YES! That's what I shouted when I made a breakthrough with LAME that improved its performance (retrospectively named X1) by a whopping 2 to 5 times. The new version of LAME, LAME X2, will come to ZPE throughout the year. The theoretical improvement comes from compiler optimisations that improve LAME performance so much by reducing the number of iterations needed on a mathematical or logical expression.

In LAME X1, mathematical expressions were processed up to four times before the result was generated. With LAME X2, a mathematical expression needs to be processed precisely once. Assume you have k expressions within that expression; version X1 must process all expressions up to four times, leading to a worst-case computational time of O(4k + 1). LAME X1 is fast, but LAME X2 is faster.

With LAME X2, the worst-case scenario with k expressions is O(k + 1). 

Another improvement coming this year is the Zenith Parsing Engine version 1.5. 1.5 will bring some performance improvements, although I am not quite sure how substantial these will be yet.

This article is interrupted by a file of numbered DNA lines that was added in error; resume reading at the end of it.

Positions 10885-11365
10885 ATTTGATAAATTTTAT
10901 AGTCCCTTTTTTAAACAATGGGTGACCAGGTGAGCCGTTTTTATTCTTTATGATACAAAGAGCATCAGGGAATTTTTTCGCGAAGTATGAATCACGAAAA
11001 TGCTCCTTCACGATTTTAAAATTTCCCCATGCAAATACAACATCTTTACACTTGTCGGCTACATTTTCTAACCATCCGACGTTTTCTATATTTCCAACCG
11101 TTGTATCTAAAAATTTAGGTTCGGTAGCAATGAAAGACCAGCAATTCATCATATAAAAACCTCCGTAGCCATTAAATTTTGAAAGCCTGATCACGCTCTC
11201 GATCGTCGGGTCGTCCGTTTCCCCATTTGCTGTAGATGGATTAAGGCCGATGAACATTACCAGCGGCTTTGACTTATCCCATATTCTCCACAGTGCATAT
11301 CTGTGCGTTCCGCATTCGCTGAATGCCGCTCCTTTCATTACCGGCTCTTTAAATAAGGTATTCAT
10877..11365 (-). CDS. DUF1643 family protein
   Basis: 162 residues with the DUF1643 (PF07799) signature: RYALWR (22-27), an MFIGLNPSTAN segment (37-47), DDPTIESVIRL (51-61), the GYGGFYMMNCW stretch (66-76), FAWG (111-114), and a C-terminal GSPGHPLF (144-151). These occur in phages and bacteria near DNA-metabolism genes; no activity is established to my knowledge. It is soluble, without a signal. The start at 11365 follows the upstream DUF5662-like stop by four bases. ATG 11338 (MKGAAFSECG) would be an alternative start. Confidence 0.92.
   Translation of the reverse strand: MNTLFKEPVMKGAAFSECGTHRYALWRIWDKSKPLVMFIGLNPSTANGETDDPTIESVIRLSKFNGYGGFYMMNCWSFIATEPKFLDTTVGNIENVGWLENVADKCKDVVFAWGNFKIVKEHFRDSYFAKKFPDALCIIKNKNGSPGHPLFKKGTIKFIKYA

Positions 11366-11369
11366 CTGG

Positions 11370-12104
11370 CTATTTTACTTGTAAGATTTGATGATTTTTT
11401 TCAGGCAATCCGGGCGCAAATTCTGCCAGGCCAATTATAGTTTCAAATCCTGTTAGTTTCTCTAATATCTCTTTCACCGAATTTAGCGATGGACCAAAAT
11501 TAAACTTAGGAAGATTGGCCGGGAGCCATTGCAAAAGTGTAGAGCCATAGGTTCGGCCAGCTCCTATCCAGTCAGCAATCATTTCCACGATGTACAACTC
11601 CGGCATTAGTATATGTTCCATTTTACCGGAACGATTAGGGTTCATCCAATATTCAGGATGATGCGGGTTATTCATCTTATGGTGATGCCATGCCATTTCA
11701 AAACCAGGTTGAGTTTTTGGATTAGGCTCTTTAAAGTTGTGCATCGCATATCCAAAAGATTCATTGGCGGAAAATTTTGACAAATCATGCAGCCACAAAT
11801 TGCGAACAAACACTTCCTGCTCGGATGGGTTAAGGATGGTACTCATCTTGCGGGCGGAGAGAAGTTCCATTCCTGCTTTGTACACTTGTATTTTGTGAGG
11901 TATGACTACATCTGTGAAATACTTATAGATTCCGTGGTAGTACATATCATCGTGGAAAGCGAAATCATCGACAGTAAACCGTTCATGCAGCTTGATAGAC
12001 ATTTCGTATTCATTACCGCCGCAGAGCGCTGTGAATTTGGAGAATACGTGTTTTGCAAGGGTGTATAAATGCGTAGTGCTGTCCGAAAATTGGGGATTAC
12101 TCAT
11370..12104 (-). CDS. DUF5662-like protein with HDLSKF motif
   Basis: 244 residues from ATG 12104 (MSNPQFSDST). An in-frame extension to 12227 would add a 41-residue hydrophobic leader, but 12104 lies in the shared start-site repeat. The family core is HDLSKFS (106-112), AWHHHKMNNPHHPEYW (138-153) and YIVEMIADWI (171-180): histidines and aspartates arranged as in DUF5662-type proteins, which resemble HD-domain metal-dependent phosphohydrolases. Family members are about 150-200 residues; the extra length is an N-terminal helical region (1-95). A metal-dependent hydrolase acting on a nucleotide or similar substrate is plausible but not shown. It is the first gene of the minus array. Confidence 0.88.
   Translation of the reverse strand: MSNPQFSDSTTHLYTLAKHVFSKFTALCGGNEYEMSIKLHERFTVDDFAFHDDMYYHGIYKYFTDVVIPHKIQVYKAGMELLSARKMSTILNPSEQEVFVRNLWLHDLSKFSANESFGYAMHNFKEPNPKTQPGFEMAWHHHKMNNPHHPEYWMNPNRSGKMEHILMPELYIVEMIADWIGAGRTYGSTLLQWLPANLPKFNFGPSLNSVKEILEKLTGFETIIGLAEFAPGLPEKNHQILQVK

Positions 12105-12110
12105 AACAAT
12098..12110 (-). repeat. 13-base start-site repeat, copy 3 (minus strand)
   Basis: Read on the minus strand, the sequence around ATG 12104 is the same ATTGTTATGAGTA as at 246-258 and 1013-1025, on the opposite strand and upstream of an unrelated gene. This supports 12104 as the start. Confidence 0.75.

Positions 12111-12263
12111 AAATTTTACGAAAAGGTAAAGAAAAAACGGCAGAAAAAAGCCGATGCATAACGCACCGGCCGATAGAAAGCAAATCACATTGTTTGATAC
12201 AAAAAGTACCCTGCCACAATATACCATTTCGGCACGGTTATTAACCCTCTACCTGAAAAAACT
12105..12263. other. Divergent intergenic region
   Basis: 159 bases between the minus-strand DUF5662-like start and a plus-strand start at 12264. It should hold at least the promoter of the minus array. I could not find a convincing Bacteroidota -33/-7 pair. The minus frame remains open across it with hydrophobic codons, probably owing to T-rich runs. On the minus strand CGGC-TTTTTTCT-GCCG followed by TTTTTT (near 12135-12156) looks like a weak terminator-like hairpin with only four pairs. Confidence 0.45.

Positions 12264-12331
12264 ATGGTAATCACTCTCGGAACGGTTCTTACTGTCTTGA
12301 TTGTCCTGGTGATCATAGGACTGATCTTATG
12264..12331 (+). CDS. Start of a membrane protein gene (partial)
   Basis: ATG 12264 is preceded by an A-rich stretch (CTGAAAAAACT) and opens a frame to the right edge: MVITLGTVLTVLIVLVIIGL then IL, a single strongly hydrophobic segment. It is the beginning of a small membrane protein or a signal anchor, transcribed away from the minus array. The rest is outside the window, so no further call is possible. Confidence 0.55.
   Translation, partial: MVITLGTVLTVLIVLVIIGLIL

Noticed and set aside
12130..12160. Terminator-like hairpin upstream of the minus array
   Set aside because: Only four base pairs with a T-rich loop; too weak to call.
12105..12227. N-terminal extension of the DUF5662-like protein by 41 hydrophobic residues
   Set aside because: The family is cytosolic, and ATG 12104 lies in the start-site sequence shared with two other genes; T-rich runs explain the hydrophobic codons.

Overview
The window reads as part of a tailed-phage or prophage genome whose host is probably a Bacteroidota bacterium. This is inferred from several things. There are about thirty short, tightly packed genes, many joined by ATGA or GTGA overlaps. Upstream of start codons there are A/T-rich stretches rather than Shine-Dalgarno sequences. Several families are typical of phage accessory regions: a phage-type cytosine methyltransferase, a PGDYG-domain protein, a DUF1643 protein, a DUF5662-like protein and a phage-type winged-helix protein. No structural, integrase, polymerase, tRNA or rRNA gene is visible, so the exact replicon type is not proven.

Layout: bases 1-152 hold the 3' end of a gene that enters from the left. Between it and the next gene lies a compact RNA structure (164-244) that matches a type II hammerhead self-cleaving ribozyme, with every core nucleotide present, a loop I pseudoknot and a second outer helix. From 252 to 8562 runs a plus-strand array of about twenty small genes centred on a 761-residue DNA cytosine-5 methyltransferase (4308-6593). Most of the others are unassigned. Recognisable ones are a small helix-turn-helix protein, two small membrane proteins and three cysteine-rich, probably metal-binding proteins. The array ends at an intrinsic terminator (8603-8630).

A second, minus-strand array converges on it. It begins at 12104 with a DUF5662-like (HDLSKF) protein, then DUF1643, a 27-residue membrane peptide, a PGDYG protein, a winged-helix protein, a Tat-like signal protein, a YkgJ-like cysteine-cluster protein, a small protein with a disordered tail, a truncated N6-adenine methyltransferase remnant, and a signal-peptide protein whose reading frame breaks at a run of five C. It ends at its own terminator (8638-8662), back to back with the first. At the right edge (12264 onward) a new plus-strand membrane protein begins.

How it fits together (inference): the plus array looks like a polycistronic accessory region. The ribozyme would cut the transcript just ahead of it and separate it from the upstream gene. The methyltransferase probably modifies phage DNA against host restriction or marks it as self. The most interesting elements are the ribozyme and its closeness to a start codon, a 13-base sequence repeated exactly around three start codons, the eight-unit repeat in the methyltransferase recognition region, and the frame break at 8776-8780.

We're already getting close to version 1.12 of ZPE so it's time to think about code names. 

After having a long thought about what I could do, I resorted back to my previous code names where my favourites were definitely the ones related to animals. So without further ado, here are ZPE 1.12's code names:

  1. Bagpipe Badger
  2. Celtic Caterpillar
  3. Glen Grouse
  4. Haggis Horse
  5. Kilted Kelpie
  6. Loch Lion
  7. Nessie Newt
  8. Piper Pine Marten
  9. Scottish Seagul
  10. Tartan Turtle

The main goals of ZPE 1.12.x are:

  • A heavy focus on improving the security of the language
  • Stronger typing with TYPO v2.1
  • A higher performance lower memory footprint Zenith Parsing Engine (version 1.5)
  • Rebuilt Python and Java transpilers
  • A new plugin system (backwards compatible with existing plugins)
  • Further opening ZPE with ZPEKit.

The very first Linux build for ZPE was built this evening, offering massive performance boosts. The build was built on Ubuntu Linux which my home server runs on.

The new build is now available based on ZPE 1.11.11. It is also the basis of the online ZPE tester, making it speedier than before.

So many new improvements due to switching IDE. After 12 years of using Eclipse, I have finally moved to IntelliJ again. This has meant new things for ZPE, for example, little artefacts such as if statements I hadn't noticed were redundant due to code changes surrounding them were wasting resources. IntelliJ notices these and suggests how to improve the code. I have implemented a lot of changes due to this.